We chatted and giggled and laughed and reminisced of childhood seaside holidays. We marvelled at the enjoyment of youth, the sparkling sea, the blue sky, the crooked house and the old beach huts. In our aged wisdom, we wondered how much sun lotion had been applied. We investigated the touristy craft shop, selling dinky little beach-hut key-rings, tea-towels and amusing cards.

The cultured among us investigated the Dickens Museum and Bleak House. We went for tea and ice-creams at Morelli’s!

On a good day, there is nothing quite like a day at the seaside.


Day trip to Brooklands Motor Museum, August 2016

An excellent day out in a thoroughly absorbing location. Brooklands calls itself a museum but a less passive museum it would be hard to find. Forty of us took the coach and we were met by a most engaging lady who gave us an initial talk about the history of this, the oldest racing circuit in the world, then allowed us free range of the huge site. You can be as objective or involved as you like but either way it is colourful and exciting.
Some of us took a ride in a powerful sports car, whizzing up a ramp and onto the vast banking; some took a ride round Le Mans with Mike Hawthorn; some flew with the Red Arrows; in any case we all agreed that a single day was not enough.
It was a complete success. One of the group remarked that it was excellent value both for money and for the time spent.


With the lovely Golden Boy Dave driving, an intrepid band of tourists set off early on a Thursday morning, suitably prepared for all unexpected mysteries.

After a brief comfort stop at Birchanger, where no one decided to leave us and join Golden Boy Ian on his coach going to Ladies Day at Ascot, mainly because none of us had brought our fascinators and six inch platform Jimmy Choos, (it’s always been a mystery to me as to how anyone can walk in those), we pootled along the roads through Essex towards Braintree.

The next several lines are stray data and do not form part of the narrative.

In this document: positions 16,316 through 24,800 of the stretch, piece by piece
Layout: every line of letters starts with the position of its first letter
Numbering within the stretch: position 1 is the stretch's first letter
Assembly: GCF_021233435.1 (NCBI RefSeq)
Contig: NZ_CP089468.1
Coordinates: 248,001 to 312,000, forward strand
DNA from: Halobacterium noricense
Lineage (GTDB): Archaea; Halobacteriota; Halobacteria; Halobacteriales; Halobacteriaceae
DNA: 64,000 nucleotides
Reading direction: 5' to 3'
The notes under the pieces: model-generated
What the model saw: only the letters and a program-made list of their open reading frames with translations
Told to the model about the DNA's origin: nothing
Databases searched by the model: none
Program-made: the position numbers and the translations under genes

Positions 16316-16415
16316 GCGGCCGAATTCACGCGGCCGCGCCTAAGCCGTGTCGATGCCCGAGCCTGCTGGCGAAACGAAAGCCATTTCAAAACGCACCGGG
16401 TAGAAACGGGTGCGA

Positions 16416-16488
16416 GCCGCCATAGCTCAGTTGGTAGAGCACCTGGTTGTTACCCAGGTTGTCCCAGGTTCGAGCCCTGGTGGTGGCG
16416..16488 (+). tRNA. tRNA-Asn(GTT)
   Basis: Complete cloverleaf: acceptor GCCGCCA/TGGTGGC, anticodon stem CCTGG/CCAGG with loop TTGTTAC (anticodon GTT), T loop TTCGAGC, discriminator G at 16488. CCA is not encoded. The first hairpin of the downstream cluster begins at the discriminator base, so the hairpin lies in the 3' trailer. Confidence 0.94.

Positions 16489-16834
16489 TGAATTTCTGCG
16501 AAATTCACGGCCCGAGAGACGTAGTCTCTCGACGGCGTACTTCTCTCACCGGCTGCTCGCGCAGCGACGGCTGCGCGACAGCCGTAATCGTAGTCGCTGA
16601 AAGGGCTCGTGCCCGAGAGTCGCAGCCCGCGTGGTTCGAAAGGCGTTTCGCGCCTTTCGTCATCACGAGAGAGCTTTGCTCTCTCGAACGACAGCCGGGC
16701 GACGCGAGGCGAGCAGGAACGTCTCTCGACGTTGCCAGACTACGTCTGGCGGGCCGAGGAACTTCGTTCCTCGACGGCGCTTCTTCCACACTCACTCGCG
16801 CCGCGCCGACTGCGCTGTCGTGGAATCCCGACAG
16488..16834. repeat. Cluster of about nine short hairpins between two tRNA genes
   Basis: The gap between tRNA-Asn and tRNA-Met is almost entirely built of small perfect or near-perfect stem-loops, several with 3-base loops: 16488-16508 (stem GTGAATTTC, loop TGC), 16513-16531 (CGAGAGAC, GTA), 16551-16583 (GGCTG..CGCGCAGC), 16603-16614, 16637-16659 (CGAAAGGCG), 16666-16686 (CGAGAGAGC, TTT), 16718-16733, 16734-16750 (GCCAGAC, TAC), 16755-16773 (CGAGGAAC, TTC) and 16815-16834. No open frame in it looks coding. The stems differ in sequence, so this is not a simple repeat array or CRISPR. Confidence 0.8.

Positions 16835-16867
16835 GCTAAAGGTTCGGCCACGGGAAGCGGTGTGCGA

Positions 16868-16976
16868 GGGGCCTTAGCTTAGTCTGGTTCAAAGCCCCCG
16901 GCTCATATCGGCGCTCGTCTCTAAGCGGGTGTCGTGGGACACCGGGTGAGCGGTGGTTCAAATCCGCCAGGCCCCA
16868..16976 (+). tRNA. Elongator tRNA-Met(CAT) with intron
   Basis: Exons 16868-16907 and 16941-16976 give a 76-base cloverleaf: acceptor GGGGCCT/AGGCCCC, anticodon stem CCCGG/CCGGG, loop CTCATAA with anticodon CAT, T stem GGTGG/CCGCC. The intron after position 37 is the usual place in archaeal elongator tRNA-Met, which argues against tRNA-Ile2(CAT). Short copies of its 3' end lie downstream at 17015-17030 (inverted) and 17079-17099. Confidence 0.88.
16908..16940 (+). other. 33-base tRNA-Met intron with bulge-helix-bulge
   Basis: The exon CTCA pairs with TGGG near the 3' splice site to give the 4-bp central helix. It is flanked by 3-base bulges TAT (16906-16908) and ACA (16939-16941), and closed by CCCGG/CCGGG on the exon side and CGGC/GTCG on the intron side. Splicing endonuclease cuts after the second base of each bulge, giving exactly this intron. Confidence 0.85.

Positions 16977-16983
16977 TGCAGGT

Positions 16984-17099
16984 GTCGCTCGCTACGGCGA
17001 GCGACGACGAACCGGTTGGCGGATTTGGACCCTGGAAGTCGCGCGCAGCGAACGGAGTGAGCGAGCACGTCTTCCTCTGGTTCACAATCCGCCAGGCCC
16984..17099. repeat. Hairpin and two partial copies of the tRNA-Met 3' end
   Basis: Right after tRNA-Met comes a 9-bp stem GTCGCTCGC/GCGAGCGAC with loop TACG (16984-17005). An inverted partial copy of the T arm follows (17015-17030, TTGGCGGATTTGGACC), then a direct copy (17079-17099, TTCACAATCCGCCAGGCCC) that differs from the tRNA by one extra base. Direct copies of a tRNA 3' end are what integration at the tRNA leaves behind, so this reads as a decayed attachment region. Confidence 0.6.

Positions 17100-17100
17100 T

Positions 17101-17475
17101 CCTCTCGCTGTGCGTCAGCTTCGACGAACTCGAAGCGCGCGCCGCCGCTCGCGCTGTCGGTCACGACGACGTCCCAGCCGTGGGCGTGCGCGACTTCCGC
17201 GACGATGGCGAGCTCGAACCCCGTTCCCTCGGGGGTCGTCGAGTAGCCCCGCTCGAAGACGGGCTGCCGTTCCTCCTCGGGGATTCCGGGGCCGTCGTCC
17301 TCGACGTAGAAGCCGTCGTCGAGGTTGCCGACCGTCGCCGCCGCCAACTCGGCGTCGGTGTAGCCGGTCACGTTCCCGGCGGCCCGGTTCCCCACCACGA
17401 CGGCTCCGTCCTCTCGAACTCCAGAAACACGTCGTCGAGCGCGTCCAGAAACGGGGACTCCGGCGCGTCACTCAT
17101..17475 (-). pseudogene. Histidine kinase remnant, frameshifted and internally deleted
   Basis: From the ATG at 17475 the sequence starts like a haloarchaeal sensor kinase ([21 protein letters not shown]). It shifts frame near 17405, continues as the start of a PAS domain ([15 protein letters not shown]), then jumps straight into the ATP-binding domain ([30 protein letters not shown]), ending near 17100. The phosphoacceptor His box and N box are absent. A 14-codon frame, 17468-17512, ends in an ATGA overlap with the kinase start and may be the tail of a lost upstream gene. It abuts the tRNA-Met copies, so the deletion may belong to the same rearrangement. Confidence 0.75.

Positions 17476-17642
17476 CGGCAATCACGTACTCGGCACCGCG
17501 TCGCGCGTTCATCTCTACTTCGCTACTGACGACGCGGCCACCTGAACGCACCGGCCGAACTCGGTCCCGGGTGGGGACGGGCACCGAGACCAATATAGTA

There we came to a grinding halt behind a large queue of traffic at a mysterious and unexplained stand-still. It turns out we were all waiting for the Women’s Cycle Tour to whizz through on their way to Clacton. They were to plague us on and off for the rest of the morning.

Summer Tour to the Southern Lake District: 7-11th August 2016
The Southern Lakes, with Kendal as a base, proved an excellent choice for 2016 summer tour. Day trips included: Blackwell, Arts and Crafts house by Voysey, overlooking Windermere; Holker Hall, home of THE Cavendish family, with Lucy Cavendish in attendance and garden looking very colourful; and Cartmel Priory (below) with its odd shaped tower and centuries of history, all elaborated for us by experienced guides.
We had a boat trip to Ambleside at the northern end of Lake Windermere and a steam train ride at the southern end, before visiting the new Lakeland Museum that holds a Donald Campbell exhibition. The Quaker Tapestry museum was a revelation, with Hertford Meeting
House depicted on one panel; the Church of St Mary in Kendal with its FIVE aisles; ruins of Kendal Castle, home of Katherine Parr’s family and the church of St Oswald in Grasmere with its open timber framed internal roof were all unique.
Tatton Park on day one and Charlecote Park, day five, made good watering holes during the journeys.

Thanks are due to the tour company and Education Sub-Committee for arranging.
Venue for 2017 will be in Contact later this year.

Sue King